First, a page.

Venturing around research activities into wearable electronic another European funded projects got my attention: the HealthWear project, a collaboration funded by the Directorate General Information Society of the European Commission with the aim to deliver a service that provides uninterrupted and ubiquitous monitoring of the health condition of individuals in rehabilitation phase.
Integrating monitoring function such as sensors for heart rate measurement, blood flow, perspiration, stress and temperature into special health care clothing provides more wearing comfort compared to sensor patches attached to the skin. Wearable health care systems give also more mobility to patients, improving their life style which in turn enhances the overall effectiveness of the treatment.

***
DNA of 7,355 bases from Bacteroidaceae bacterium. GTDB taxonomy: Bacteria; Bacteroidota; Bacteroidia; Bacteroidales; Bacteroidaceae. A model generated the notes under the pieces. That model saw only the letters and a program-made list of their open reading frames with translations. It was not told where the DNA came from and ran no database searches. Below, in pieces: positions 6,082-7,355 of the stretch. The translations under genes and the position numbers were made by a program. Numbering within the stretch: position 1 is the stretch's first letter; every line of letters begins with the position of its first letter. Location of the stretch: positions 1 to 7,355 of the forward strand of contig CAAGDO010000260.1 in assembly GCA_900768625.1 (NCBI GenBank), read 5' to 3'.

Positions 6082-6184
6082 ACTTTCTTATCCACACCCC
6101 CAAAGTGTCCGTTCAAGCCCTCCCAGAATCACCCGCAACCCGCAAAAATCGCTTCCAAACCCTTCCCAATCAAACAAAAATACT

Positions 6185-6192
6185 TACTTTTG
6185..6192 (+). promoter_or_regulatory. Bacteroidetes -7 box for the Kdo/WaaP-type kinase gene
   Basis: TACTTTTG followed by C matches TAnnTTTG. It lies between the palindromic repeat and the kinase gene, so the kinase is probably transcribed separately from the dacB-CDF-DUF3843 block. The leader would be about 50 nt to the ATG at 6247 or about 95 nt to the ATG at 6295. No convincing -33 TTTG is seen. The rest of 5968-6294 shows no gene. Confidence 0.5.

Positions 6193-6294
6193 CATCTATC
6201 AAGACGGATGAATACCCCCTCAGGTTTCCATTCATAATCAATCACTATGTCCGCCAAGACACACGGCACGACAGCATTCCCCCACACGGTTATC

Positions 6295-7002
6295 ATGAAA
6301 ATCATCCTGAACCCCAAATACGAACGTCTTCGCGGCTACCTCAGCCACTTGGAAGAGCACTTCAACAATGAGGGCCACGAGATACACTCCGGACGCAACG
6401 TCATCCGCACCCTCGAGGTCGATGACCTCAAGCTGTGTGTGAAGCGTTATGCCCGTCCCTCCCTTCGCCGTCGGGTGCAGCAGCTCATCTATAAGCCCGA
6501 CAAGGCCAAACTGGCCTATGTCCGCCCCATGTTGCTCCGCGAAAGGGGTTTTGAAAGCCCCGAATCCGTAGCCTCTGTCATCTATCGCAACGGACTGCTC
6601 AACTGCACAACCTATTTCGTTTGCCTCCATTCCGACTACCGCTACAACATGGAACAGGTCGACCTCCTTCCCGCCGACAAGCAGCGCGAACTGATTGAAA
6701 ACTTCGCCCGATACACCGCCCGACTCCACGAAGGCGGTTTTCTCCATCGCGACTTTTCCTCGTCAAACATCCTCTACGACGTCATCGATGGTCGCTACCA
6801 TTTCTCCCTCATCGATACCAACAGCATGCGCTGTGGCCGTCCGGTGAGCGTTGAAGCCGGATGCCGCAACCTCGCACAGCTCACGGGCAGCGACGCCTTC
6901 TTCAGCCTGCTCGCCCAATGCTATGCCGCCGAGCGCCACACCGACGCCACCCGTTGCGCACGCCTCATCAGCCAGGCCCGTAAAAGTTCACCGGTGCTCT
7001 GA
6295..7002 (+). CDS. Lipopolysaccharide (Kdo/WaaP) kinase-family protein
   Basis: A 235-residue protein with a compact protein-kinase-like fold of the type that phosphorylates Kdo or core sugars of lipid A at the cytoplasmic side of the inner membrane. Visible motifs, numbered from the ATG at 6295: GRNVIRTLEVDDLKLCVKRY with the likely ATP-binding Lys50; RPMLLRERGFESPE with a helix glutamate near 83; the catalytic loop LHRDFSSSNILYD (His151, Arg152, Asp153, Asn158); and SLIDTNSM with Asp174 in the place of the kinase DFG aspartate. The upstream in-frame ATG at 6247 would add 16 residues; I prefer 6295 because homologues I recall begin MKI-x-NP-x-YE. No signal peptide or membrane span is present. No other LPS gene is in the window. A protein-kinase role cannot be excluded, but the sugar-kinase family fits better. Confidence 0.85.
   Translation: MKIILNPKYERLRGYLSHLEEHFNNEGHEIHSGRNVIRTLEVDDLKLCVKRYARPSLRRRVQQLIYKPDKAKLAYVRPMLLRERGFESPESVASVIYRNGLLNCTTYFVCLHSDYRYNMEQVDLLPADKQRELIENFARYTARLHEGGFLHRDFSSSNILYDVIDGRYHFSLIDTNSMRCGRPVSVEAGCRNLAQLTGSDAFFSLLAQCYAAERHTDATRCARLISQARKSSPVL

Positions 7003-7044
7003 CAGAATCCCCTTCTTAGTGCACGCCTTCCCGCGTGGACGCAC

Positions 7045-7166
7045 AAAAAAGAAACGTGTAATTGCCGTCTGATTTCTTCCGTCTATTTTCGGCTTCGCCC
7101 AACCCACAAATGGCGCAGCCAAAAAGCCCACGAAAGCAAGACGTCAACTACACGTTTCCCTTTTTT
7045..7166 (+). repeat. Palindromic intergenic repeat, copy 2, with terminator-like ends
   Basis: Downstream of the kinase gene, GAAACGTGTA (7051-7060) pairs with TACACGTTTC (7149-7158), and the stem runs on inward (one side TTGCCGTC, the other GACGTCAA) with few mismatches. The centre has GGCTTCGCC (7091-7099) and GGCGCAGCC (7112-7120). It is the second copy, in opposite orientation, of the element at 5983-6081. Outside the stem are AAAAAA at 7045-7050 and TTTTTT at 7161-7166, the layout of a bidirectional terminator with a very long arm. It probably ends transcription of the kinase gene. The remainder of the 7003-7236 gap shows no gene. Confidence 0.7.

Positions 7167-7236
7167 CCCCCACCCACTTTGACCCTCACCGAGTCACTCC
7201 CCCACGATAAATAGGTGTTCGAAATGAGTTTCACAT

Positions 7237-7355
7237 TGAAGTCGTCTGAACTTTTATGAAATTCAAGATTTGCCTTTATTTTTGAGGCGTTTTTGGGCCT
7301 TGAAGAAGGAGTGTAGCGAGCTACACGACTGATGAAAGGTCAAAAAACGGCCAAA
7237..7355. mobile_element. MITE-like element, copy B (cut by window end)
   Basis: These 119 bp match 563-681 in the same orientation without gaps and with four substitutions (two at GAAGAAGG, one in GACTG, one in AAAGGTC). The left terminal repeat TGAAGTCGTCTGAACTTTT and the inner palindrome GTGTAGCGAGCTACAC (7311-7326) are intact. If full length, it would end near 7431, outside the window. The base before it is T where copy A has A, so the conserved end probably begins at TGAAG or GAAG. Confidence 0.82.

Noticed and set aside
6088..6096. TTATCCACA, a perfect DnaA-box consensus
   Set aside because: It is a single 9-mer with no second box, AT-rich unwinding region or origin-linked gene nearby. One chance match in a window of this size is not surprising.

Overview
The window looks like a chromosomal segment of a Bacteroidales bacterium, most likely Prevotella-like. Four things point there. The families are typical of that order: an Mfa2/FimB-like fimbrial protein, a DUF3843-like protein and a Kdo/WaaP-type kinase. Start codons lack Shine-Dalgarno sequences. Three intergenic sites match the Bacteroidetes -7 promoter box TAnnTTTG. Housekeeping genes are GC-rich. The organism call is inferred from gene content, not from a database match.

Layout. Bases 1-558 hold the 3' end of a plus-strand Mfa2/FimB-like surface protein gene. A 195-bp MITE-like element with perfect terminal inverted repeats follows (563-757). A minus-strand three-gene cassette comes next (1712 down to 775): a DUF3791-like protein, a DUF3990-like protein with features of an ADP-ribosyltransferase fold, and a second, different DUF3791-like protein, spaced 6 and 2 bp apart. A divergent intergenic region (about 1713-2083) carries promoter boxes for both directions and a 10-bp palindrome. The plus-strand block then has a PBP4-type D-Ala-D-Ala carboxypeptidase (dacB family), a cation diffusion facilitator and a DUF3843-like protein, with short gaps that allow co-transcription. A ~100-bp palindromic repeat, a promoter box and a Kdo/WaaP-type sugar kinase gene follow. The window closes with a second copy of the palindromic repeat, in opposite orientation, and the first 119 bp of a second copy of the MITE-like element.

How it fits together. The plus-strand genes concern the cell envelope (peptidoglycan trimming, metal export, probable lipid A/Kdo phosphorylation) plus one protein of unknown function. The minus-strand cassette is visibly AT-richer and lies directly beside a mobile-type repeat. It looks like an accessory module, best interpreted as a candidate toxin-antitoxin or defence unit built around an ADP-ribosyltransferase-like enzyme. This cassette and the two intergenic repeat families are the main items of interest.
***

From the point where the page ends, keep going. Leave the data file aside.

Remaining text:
‘By embedding the sensors in a shirt, sweater or vest that patients feel comfortable wearing, and requiring only a mobile phone-sized device to gather and transmit the information, the system empowers patients to be more active and independent while letting caregivers check on them at anytime or in any place as necessary,‘ explains Theodore Vontetsianos, the head of the e-Health Unit at Sotiria General Chest Diseases Hospital in Athens, Greece.
As promising these research projects are they highlight the many ‘white spots’ wearable technologies still have and the need to be explored and developed. Explored in terms of reliability and explored in terms of manufacturability on a scale that allows reasonable pricing and accessibility to the public.
The wearable technology field is (still) full of challenges and opportunities along the product creation value chain. It’s up to the creative and adventurous to take on these challenges to enrich peoples’ life and oneself.